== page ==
You can use the Waterbrush to lift colour from the tip of a Watercolour pencil or Aquatone stick which you then apply to the paper. Or you can draw the colour onto the paper and then turn it into paint by simply running the Waterbrush over your pencil marks. Thats how you turn your drawing into a painting … 

How to Hatch and Cross Hatch

This technique involves laying down colour in the form of lines and adding a different layer in a different direction each time. 

Cross Hatching with Pencils

Cross hatching


For example: Draw the first layer of lines in a horizontal direction; draw the second layer of lines, on top of the first, but this time in a vertical direction. Each different direction adds more tone to the shading. Different colours can also be used. This technique can be performed using any Derwent Pencil media.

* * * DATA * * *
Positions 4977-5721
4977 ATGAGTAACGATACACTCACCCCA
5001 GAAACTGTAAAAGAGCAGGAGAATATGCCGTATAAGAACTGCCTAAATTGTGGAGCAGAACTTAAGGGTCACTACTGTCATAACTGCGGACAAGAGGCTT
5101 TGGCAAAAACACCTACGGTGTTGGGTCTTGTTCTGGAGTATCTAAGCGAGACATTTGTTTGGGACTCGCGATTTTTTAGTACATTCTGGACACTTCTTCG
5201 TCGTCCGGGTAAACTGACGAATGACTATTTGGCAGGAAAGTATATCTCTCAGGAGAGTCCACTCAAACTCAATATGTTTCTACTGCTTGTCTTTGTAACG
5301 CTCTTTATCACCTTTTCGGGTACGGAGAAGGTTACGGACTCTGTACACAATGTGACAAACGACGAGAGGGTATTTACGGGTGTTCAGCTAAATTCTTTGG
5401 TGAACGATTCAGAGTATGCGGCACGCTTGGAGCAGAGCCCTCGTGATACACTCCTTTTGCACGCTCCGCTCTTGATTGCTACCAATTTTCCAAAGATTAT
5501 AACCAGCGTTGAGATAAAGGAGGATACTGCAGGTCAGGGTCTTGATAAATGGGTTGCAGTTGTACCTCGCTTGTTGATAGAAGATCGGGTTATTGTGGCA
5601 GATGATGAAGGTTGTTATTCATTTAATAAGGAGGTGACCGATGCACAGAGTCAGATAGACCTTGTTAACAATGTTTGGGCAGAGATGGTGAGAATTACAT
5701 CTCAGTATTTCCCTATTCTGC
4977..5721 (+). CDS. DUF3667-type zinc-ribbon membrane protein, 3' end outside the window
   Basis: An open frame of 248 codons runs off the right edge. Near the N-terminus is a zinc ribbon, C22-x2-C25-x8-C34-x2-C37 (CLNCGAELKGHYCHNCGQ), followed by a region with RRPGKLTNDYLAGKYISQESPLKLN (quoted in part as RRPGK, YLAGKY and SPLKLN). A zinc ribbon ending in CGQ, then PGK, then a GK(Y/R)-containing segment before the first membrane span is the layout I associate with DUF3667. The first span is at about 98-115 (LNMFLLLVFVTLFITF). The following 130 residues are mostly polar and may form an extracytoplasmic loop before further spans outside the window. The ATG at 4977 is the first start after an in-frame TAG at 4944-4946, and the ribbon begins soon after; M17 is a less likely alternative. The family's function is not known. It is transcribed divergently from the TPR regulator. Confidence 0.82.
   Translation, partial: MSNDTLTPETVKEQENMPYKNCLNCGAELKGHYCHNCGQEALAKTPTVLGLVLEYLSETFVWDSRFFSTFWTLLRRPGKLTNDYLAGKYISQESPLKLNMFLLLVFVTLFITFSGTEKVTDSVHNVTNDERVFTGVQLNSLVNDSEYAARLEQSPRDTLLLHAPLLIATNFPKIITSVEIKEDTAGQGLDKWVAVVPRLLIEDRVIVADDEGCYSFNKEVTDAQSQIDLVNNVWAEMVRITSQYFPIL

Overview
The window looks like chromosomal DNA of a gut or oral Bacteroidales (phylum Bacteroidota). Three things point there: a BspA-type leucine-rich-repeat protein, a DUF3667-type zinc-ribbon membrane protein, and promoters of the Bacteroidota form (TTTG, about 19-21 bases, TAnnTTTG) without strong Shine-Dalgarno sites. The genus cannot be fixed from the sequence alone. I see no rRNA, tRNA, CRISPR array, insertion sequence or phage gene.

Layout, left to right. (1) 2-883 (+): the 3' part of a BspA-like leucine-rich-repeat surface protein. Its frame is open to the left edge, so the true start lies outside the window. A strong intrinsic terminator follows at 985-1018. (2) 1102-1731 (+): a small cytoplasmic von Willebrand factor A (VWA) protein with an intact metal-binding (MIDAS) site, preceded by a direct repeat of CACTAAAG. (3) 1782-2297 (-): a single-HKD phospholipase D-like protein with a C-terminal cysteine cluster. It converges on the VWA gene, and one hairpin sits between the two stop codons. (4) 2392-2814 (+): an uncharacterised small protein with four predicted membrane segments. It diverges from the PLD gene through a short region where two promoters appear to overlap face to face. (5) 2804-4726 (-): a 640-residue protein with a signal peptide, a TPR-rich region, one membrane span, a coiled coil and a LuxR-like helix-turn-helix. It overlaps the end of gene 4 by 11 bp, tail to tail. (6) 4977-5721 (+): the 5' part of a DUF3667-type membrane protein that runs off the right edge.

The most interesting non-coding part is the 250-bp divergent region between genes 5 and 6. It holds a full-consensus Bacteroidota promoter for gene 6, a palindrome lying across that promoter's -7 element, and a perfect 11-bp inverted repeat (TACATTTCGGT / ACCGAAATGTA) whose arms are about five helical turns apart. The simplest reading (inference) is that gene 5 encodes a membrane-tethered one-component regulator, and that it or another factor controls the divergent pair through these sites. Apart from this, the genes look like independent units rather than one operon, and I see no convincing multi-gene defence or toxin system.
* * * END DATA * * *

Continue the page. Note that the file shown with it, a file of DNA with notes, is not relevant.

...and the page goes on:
How to Blend to Create Tone, Shade and other Colours

Blending involves the merging of one or more colours. Blending is especially important for creating tone, shade and other colours. There are numerous accessories and tools you can use to blend your colours together, below we look at four examples: 

Lay your colours down on the paper close to each other, then, using your finger, paper stump, rubber shaper or stipple brush, merge the colours together. 

blending with your fingers

Blending with your fingers


Example 1 shows how the finger can be used to blend two shades of blue together.  

Example 2 shows how a paper stump can be used. The effective use of a rubber shaper is shown in example 3 . Finally example 4 shows  blending using a stipple brush.